The Trump administration is asking an ex-DeVry University official to monitor higher ed fraud

The Department of Education is stacked with industry insiders. Another one was just added to the mix

Published August 31, 2017 11:45AM (EDT)


President Donald Trump's administration selected a for-profit college industry insider to lead a unit of the Education Department responsible for monitoring higher education fraud.

An internal email obtained by Politico revealed that Julian Schmoke Jr., "who previously directed campus operations at West Georgia Technical College and served as a dean at DeVry University, will be the department’s new chief enforcement officer."

The Student Aid Enforcement Unit was created under former President Barack Obama in an attempt to "more aggressively combat fraud and deceptive practices at colleges and universities," Politico reported.

Federal Student Aid Office head, A. Wayne Johnson, praised Schmoke's experience in an internal email. "Julian possesses over 16 years of experience in higher education leadership with extensive knowledge in the development and implementation of strategies for achieving student success, higher education policy and evaluation of academic programs," the email said.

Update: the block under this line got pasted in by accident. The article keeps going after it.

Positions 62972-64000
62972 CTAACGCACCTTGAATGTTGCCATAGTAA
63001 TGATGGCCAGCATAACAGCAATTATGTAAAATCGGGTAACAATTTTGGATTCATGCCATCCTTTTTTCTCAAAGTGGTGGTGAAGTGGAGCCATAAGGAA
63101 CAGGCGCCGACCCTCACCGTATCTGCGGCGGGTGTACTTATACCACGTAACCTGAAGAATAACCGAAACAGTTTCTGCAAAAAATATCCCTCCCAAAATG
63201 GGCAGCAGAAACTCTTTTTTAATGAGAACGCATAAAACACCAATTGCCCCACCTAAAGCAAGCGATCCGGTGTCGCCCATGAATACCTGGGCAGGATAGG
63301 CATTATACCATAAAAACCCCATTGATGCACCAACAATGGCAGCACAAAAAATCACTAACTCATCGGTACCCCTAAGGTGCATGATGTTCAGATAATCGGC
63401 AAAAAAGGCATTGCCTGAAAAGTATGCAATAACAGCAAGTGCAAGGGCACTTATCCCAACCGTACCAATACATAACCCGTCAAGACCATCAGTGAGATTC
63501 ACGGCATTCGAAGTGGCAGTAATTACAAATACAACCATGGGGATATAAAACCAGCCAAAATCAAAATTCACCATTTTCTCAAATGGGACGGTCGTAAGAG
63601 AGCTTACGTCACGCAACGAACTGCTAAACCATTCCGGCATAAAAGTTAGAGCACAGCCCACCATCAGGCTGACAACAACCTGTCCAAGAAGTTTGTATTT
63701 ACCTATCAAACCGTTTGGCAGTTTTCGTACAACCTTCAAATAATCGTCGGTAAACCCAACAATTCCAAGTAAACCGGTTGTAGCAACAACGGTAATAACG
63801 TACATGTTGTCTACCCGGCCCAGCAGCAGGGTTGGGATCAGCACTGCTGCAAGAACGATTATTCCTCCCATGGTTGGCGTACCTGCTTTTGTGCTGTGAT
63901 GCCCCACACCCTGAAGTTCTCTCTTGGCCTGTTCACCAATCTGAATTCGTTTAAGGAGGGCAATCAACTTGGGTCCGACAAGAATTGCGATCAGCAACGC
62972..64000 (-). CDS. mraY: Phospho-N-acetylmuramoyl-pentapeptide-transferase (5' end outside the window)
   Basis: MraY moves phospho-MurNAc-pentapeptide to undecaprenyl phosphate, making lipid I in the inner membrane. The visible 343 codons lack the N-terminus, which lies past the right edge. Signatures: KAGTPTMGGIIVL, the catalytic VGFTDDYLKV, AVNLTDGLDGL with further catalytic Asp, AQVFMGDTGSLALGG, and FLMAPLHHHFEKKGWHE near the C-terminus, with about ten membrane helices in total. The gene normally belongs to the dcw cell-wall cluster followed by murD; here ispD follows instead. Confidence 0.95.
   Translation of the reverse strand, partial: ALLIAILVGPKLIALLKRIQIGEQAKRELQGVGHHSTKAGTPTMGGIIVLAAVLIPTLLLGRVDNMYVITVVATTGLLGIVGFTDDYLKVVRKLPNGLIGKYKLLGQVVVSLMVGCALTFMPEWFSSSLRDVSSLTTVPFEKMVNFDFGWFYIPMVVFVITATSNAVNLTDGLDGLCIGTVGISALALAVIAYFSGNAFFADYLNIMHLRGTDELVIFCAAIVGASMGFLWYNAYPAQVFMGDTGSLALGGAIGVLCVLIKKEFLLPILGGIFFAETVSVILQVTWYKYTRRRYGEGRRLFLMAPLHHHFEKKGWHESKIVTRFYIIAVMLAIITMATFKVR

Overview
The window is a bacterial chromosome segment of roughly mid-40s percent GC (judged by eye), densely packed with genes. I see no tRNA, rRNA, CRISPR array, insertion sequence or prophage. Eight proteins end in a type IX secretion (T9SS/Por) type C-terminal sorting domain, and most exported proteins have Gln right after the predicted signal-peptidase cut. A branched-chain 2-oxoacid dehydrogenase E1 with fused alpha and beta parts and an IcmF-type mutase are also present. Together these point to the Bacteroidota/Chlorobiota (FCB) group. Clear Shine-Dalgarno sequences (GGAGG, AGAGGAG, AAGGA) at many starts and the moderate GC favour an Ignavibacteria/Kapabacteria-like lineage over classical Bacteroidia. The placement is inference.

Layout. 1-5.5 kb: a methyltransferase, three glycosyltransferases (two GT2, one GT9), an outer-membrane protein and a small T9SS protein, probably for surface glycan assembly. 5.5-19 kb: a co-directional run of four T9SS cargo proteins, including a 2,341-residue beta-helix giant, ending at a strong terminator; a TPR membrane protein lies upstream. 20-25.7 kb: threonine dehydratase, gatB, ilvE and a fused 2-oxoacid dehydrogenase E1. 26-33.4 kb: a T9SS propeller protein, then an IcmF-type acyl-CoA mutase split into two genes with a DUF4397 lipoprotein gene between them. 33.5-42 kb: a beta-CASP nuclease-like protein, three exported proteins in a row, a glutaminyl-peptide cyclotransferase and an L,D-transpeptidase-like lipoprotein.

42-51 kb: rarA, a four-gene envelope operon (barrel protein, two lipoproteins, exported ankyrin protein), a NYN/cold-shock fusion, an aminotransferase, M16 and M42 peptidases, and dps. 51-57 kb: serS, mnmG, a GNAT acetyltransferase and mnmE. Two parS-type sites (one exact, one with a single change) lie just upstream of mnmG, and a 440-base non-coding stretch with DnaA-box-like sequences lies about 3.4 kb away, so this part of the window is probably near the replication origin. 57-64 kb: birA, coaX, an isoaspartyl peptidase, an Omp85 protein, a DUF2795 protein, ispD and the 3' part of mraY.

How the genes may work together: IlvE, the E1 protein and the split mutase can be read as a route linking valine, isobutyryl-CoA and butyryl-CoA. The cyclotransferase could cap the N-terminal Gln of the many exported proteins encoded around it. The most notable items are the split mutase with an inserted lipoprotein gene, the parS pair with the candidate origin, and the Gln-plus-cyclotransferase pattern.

The Federal Trade Commission alleged that DeVry University, where Schmoke was formerly employed between 2008 and 2012, "misled students about their job and salary prospects" and the for-profit school's parent company, now rebranded as Adtalem Global Education, paid out $100 million to resolve them.

For-profit schools have been a plague on the world of education, sucking up resources and leaving students in trouble. As Salon noted in 2013:

For too many, school has greased the downward slide. Nearly every single graduate of a for-profit school — 96 percent, according to a 2008 Department of Education survey — leaves with debt. The industry ate 25 percent of federal student aid in the 2009–2010 school year. That’s debt its students can’t pay. The loan default rate among for-profit college students is more than double that of their peers in both public and nonprofit private schools, because the degrees and certificates the students are earning are trap doors to more poverty, not springboards to prosperity.

But within the Trump administration's Department of Education — headed by Betsy DeVos, who has been eager to delay regulations meant to protect college students — these dubious institutions have had no problem infiltrating the government.

By Charlie May

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